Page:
By Debbie Roland and
Have you ever stood in your yard and thought “I need to do something in here.” Well, you can!
When thinking about designing or changing your landscape or garden, it is helpful to think about the rooms in your house. Just as in a house you have a room to eat, a room to store cleaning supplies, a room to play and a room for refuge, so too does a yard! What do you need from your yard? A place for your kids or grandkids to play? A place for your dogs? Flowers and veggies? What about a barbecuing area or a place to eat outside?
Your garden should be a magical place and it should have at least one little escape area. A table with a comfortable chair or a bench will invite you and your guests to sit and listen to the birds and watch the plants grow. Once you know what you want you can move forward. Don’t make your landscape too fussy. There is elegance in simplicity.
In the best of all possible worlds, draw out your thoughts or designs on paper, a landscape plan. Think about where you want to place your “rooms,” what you already have in your yard and where are the sunny and shaded areas of your yard. That will help you decide on the shape and location of your beds or where you might want to sit.
Hardscape, non-plant features, are just as important as the plants you want to grow. And don’t forget to plan for irrigation so your plants can thrive! Fencing is both for privacy and aesthetics. If you have a 6’ fence putting tall plants against it will brighten it up. You can always give your landscape a lift by adding tall hardscape. The idea is to lift your eye up. Tall metal sculptures or pillars create a striking element of surprise.
In West Texas we usually have access to rocks. A short curved stacked stone wall that outlines beds or walkways is an eye catcher. Allow a 4’ width for your walkways. There should be enough room for two people to walk side by side. Always have curves in your garden. It creates intrigue and will make people wonder what’s around the next turn. You don’t need a lot of space to achieve that!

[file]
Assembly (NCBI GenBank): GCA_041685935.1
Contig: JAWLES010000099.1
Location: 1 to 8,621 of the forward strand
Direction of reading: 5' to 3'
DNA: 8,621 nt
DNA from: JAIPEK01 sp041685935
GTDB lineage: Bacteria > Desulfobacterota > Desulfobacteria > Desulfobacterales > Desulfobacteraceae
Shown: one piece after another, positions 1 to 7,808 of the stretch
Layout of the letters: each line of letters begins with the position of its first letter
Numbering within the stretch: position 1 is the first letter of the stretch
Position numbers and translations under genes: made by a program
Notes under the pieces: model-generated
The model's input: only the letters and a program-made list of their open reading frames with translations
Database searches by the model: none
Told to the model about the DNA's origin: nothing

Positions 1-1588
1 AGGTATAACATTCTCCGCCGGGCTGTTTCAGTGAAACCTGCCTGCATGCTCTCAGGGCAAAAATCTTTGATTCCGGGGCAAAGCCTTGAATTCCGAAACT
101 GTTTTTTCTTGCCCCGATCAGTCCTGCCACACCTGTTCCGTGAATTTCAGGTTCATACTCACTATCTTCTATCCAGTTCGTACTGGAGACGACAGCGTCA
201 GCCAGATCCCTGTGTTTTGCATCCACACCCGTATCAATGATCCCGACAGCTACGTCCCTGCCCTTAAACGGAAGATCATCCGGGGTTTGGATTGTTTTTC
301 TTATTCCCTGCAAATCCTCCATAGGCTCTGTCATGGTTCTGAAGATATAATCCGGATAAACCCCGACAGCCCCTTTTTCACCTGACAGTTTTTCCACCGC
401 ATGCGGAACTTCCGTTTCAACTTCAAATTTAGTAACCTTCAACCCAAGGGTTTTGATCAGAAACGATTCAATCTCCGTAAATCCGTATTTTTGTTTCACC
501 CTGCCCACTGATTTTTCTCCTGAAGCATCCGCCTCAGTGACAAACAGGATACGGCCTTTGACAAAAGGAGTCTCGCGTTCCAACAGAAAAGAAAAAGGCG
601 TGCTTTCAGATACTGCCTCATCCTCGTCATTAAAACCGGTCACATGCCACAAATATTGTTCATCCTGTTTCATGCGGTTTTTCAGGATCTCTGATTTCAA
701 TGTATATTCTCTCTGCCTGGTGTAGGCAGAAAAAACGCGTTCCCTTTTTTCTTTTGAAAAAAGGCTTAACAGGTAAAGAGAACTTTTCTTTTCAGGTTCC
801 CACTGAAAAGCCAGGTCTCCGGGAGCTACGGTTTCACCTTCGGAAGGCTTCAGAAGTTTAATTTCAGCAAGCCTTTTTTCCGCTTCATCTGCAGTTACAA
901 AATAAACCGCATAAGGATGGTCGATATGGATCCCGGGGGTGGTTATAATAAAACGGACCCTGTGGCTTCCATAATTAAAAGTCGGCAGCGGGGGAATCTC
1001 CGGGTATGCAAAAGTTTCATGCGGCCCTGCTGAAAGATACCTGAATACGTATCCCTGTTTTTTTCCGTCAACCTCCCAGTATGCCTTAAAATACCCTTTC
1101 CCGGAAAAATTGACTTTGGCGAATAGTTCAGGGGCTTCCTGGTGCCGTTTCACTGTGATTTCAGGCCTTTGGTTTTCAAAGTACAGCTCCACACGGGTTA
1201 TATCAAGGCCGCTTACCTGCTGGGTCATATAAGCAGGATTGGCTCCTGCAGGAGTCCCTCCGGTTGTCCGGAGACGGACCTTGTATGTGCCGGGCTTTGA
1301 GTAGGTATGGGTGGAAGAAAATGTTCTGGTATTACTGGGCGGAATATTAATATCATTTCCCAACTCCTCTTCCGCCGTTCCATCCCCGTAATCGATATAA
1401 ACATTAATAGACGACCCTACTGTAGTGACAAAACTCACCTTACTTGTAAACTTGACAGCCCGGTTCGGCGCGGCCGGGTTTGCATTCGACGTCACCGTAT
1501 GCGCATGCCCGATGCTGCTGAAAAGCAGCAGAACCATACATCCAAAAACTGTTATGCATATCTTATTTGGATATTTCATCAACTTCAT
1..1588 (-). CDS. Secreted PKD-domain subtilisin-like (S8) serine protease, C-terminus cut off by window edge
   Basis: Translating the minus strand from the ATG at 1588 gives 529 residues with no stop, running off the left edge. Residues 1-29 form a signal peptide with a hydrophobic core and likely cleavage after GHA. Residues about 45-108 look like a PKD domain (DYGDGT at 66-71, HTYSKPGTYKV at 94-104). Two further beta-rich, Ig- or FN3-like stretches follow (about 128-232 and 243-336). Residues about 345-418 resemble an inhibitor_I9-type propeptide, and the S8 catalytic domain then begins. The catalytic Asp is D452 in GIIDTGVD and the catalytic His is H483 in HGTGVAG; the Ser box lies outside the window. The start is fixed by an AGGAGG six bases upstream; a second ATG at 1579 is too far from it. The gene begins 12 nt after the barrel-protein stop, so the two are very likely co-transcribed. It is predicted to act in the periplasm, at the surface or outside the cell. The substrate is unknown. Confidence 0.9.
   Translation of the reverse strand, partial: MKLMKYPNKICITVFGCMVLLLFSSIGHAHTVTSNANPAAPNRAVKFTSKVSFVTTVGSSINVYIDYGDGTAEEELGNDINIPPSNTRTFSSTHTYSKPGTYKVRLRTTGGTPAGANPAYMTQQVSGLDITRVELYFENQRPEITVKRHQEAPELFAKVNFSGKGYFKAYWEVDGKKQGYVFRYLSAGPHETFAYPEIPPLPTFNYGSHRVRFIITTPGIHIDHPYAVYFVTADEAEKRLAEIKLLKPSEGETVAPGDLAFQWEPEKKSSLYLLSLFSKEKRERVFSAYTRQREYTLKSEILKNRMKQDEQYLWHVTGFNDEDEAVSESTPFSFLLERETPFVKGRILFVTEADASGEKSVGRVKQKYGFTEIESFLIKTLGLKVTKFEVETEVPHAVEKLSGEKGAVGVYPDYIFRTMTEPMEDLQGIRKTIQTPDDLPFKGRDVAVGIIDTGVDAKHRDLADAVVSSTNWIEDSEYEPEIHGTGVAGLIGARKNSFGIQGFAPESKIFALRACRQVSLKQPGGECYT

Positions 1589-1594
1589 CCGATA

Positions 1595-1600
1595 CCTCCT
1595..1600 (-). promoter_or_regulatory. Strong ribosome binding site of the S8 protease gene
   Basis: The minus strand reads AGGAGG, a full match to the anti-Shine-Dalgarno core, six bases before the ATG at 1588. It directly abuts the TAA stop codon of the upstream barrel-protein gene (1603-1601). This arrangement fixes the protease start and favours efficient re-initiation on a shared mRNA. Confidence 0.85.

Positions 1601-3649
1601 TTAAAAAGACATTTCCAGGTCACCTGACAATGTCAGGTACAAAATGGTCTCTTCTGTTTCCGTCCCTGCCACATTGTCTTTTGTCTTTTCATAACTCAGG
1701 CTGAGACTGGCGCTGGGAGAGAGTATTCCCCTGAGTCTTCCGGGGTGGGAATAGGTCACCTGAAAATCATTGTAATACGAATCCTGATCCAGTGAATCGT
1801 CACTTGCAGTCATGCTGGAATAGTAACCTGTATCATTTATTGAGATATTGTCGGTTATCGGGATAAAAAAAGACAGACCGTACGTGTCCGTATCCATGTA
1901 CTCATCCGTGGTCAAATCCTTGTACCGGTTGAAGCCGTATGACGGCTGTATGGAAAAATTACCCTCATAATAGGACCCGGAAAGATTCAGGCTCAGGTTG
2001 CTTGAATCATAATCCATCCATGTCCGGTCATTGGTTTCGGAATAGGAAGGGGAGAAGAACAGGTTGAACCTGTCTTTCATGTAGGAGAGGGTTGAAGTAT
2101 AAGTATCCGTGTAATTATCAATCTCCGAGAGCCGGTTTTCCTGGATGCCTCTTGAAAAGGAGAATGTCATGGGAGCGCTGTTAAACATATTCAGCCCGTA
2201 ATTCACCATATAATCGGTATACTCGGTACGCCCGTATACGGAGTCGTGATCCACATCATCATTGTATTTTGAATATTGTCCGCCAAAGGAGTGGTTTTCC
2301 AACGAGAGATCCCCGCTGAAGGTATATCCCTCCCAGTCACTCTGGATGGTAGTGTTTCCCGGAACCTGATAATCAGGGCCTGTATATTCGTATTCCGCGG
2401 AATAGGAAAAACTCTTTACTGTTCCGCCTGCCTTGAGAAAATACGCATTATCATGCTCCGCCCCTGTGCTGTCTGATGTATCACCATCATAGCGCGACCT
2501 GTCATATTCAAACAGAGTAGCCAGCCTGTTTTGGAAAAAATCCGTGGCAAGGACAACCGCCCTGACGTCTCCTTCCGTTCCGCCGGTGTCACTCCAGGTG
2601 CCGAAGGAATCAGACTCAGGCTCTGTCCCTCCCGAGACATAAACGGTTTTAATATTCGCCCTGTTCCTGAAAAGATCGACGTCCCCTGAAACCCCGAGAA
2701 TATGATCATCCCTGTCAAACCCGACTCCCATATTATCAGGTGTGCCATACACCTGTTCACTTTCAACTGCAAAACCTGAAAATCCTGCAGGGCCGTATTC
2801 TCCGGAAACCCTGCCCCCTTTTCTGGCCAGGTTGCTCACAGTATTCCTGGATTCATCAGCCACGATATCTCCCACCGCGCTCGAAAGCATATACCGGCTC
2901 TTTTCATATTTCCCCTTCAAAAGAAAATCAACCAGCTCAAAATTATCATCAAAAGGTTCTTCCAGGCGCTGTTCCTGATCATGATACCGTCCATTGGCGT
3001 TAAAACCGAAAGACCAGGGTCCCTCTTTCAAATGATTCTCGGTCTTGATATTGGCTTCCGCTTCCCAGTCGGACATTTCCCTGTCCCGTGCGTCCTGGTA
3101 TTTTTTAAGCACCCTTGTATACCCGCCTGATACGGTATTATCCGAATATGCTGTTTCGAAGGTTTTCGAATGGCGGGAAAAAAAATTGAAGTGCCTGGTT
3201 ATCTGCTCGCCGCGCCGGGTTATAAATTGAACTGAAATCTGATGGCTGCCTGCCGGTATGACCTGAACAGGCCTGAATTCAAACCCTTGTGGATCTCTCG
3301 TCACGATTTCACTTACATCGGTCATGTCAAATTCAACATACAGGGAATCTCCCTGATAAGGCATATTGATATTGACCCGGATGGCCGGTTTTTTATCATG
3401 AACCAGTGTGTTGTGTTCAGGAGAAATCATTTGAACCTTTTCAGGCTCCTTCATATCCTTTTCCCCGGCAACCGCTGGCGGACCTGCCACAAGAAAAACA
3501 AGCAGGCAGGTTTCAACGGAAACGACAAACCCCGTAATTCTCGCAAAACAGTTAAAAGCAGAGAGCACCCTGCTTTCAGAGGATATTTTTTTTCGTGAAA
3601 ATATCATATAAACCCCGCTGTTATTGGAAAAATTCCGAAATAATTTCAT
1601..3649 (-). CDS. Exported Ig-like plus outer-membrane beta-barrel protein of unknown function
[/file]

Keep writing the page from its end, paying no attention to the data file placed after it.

Lighting at night creates a mood and helps one get around. You can use solar lights, electrical lights or even battery powered lights in your garden. Some irrigation controllers can be partnered with lights so that they are on a timer also. Whatever kind of light you use, remember that light interferes with insect life cycles, so put lights on timers or use yellow bulbs.
So finally, plants…. When planning bear in mind we are in a Stage 5 drought. There are a host of native plants that will help you with texture and color. Installing window boxes and containers are perfect for growing herbs. Large containers close to your grill give you fresh herbs for adding to meat and vegetables. It will be a feast for your eyes and your palate. If you like wreaths on your gates, buy or make them with plants that will grow in our climate. Using grasses and blooms that grow here will blend better and be more pleasing to the eye.
In the words of Scott Ogden and Lauren Springer Ogden in their book, Plant Driven Design: Creating Gardens that Honor Plants, Place, and Spirit, “The single most essential element in any garden is not some particular object, plant, or tool. What’s vital is a gardener who loves it. Unfortunately, much of what is promoted as or called a garden in North America is nothing more than a landscape installation. Love has nothing to do with it.”
—Scot Ogden and Laura Springer Ogden, Plant Driven Design, p. 9-10.
So, get out there and garden; share the love!